results for the behaviour of the perturbed magnetic field. We see
that, in both the spherical and the Cartesian case, the magnetic field
initially decays faster when we include gravitational stratification.
But, overall the damping rate is reduced in a stratified atmosphere.
For weak gravitational stratification the radial divergence of the
background magnetic field still causes the waves to dissipate faster
in the spherical case compared to the Cartesian case. We notice an
initial increase in the amplitude of the velocity in the stratified
plasma which is the remnant of the amplitude increase of perturbed
velocity noted in the zero dissipation case. We also see that the
differences between the velocity results for the atmosphere with and
without gravity, are considerably smaller than the magnetic field
results. When considering viscous dissipation we see that the
perturbed velocity decays faster than the perturbed magnetic field
damped by ohmic dissipation. However, in general, the wave amplitudes
decay faster in an atmosphere without gravitational stratification.
For both the perturbed magnetic field and the perturbed velocity we
mainly recover the results we found when studying the effect of (only)
gravitational stratification on phase mixing of Alfvén waves.
The effect of a radially diverging background magnetic field on phase
mixing does not seem to be strong enough to compensate for the
stratification of the density when the dimensionless pressure scale
height
The cross section (Fig. 15) of the current density only confirms the dominant effect of the stratified density. In both the spherical and the Cartesian case we see that the current density is spread out over a wider area when the pressure scale height is smaller. The maximum of is less high and situated higher up. However, we do see that the divergence of the background magnetic field still has some effect. When comparing corresponding different geometries we see that in the spherical case the maximum of the current density is situated at a lower height but is also smaller in magnitude, a result noticed and explained when studying the effect of divergence on phase mixing of Alfvén waves. We also recover the effect of changing the initial wavelength . When is decreased, obtaines a higher maximum at a lower height.The effect of stratification on the vorticity is a lot smaller than the effect on the current density. The vorticity is only spread out very slightly due to the lengthening of the wavelengths in the stratified atmosphere. This different behaviour is due to the initial increase in the amplitude of the perturbed velocity and the fact that the dynamic viscosity is constant, rather than the kinematic viscosity .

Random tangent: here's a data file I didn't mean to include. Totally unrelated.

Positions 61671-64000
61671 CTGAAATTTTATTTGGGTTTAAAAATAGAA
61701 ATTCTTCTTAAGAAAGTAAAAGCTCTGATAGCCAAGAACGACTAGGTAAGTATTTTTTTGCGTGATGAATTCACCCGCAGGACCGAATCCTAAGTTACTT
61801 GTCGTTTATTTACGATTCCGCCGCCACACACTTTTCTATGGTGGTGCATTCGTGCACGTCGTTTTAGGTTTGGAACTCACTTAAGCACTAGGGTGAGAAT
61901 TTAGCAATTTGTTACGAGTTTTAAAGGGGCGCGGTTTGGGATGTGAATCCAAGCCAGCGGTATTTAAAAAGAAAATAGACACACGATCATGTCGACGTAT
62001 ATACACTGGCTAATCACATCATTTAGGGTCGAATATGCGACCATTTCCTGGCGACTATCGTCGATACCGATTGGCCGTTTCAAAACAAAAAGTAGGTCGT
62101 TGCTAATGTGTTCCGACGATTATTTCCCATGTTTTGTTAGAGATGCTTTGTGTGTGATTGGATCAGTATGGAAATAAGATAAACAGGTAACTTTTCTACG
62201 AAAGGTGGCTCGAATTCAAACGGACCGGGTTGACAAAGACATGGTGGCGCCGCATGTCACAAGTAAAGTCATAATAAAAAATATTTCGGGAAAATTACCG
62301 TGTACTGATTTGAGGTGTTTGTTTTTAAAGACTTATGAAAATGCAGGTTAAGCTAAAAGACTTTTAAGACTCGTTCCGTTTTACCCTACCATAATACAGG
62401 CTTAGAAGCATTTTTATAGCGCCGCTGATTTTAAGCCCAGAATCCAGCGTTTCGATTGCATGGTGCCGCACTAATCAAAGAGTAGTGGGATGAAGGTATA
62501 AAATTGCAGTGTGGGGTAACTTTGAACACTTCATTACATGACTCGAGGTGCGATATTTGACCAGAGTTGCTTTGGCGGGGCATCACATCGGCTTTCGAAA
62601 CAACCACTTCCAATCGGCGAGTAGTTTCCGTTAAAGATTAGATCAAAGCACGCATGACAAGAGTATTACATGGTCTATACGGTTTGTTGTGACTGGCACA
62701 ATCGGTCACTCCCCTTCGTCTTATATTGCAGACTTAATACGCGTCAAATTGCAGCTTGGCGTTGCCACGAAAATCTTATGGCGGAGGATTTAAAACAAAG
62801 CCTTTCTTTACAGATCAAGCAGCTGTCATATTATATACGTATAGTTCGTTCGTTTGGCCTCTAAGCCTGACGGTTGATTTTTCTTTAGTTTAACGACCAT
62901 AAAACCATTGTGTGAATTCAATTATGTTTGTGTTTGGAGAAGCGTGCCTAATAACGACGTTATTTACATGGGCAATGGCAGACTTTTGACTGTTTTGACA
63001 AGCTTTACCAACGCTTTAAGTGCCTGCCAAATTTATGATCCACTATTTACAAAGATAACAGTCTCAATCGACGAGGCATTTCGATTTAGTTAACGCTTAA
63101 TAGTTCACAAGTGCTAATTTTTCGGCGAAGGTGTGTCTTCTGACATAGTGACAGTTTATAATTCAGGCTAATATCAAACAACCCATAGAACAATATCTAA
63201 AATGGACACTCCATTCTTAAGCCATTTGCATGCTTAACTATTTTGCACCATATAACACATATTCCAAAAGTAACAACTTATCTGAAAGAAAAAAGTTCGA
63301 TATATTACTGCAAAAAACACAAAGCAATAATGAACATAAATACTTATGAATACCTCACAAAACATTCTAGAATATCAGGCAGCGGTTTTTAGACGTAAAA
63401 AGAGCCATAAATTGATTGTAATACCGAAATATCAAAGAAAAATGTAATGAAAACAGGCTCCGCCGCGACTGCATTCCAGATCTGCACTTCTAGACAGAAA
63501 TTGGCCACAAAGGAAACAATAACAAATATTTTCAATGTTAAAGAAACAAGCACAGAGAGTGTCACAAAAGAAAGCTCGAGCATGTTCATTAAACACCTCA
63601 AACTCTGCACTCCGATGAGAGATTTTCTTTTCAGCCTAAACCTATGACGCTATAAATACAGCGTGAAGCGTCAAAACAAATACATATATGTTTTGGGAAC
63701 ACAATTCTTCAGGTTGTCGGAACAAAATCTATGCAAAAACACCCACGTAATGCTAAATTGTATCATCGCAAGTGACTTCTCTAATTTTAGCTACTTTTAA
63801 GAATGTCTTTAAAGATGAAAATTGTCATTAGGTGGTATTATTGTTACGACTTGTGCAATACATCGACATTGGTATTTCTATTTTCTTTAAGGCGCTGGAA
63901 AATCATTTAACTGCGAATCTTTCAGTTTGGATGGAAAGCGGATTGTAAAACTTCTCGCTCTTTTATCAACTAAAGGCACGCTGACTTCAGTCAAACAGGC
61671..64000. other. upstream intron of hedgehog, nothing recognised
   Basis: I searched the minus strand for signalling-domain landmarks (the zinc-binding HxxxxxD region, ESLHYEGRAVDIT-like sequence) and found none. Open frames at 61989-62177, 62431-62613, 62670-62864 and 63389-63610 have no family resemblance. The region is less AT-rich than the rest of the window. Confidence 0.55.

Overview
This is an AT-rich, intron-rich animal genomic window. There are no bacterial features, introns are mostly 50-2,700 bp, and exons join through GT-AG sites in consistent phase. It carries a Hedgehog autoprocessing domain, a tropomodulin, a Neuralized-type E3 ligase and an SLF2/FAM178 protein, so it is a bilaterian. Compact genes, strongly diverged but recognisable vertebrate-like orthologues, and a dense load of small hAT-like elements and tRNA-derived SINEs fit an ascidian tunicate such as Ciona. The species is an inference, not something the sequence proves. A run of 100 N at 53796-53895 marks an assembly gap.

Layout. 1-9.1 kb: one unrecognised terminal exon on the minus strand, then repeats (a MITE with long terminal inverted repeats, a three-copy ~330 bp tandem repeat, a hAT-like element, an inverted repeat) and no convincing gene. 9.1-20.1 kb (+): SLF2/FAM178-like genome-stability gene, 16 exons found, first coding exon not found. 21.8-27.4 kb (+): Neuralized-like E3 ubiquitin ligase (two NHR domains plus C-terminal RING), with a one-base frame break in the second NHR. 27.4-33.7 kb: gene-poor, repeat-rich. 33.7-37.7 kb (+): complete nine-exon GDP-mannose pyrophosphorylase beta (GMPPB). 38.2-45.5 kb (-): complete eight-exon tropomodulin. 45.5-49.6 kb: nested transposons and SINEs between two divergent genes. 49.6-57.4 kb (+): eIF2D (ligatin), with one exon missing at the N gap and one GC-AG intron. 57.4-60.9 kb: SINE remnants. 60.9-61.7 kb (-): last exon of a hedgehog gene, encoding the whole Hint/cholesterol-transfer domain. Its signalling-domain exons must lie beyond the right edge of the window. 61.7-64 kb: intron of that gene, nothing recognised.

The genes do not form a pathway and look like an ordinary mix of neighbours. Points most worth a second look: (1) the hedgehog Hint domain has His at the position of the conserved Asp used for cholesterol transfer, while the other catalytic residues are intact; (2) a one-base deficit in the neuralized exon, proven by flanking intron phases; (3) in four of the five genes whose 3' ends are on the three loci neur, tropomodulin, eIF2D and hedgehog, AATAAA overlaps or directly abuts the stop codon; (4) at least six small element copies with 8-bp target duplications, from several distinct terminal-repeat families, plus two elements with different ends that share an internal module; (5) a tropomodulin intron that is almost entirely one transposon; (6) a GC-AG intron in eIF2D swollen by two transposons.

Overall, we can make two conclusions about the combined effect of a
gravitational density stratification and a radially diverging
background magnetic field on the phase mixing of Alfvén waves.
The stratification generates longer wavelengths, therefore phase
mixing is less efficient and heat is deposited into the plasma at
higher heights compared to a purely diverging atmosphere without
gravitational stratification. At the same time the divergence results
in shorter wavelengths which enhances phase mixing and heat is
deposited at lower heights compared to a non-diverging atmosphere. So,
comparing the gravity results with the Heyvaerts and Priest solution,
phase mixing can be more or less efficient depending on the value of
the scale height © European Southern Observatory (ESO) 2000 Online publication: January 31, 2000 |